Former Taoiseach Bertie Ahern last night dramatically announced his retirement from politics and conceded he could have done some things differently.
But he now stands to draw down a massive pension. He will get a ministerial pension of around €98,000 (£84,000) and a TD's pension of around €48,000 (£41,000) — giving him around €146,000 (£125,000) a year.
Then he would also be entitled to a once-off lump sum of around €146,000 on retirement.
The Dublin Central TD's decision to retire ahead of the Republic’s general election, in which Fianna Fail is expected to suffer a huge loss of seats, was made during a speech to the party’s O'Donovan Rossa Cumann last night. In his address Mr Ahern acknowledged the economic turmoil being endured and the difficulties faced by so many in the Republic.
“I dearly wish there was no crisis. I realise that it would have been better if some things had been done differently,” he said.
“But I will not denigrate the good that has been done, or belittle the effort it took to achieve it.”
He insisted that Ireland is not “banjaxed” and is not an “economic corpse”, as has been previously claimed by Labour.
The former Taoiseach acknowledged that people's confidence had been “knocked back” and plans for the future put on hold given the economic and banking crisis which has unfolded since September 2009.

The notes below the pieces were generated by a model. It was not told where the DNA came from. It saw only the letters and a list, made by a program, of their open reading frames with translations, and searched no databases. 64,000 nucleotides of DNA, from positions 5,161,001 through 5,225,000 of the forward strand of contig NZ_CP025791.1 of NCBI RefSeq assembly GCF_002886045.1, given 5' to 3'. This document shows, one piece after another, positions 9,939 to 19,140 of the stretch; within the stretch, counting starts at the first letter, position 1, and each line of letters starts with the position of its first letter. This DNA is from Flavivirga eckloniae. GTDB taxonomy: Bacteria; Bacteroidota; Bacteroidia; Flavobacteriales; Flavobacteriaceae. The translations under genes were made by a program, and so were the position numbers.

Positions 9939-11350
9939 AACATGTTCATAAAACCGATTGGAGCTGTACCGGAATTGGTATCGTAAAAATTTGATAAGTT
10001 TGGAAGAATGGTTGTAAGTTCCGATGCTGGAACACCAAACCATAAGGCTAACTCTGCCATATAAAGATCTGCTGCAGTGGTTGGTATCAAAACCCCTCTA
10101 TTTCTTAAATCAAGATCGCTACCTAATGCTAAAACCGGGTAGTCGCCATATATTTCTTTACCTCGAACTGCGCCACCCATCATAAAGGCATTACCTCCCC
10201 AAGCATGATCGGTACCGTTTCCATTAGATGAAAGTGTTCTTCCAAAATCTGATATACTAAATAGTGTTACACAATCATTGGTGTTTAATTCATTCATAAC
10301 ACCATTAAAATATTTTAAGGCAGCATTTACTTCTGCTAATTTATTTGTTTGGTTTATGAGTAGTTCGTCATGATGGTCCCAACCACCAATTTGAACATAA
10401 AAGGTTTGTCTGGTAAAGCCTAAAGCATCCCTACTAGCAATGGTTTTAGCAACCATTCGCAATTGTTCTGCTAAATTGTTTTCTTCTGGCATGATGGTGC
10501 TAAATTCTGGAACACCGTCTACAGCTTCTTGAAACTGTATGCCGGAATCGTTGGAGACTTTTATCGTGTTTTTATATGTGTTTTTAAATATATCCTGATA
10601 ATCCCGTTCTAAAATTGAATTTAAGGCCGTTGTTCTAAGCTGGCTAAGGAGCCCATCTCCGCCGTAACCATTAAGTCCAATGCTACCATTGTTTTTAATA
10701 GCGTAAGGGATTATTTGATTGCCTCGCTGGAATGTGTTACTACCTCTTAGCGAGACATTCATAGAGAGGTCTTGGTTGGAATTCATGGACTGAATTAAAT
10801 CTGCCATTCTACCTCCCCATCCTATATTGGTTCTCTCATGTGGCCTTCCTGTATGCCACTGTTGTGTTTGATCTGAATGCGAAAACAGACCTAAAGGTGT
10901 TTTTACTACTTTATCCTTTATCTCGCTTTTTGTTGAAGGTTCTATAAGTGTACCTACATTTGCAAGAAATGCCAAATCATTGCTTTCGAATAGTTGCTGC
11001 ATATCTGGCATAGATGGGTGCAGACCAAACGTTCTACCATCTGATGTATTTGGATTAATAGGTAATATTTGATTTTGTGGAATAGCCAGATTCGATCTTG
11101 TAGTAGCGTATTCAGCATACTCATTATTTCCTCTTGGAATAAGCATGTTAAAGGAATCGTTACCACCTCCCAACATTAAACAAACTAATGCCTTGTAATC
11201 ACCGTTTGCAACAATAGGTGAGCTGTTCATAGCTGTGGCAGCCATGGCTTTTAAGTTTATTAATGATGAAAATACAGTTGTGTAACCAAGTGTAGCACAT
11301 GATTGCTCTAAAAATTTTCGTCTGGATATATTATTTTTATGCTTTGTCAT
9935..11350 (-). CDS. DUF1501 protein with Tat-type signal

“But if these are difficult days, we can have a genuine confidence for the future based on the real, the sustainable and the lasting gains which Ireland has made. Yes some gains have been lost, but in truth many remain,” |he added.
“The truth is that our country will recover. We will regain our stride and we will succeed in |holding on to many of the gains we have made together,” he said.
The former Taoiseach said it had always been his plan to retire at the age of 60 and this was an “unalterable position”.
Taoiseach Brian Cowen paid tribute to Mr Ahern, who now joins a number of other high profile Irish politicians bowing out of politics ahead of the general election.
Mr Cowen described his predecessor as “without question the consummate politician of our |generation in this country”.
“He is a person of rare ability and extraordinary talent. He has an immense work ethic and he is a superb negotiator.”
The Taoiseach thanked Mr Ahern for all his work and contributions to the peace process, and claimed Irish people will “always hold him in high esteem”.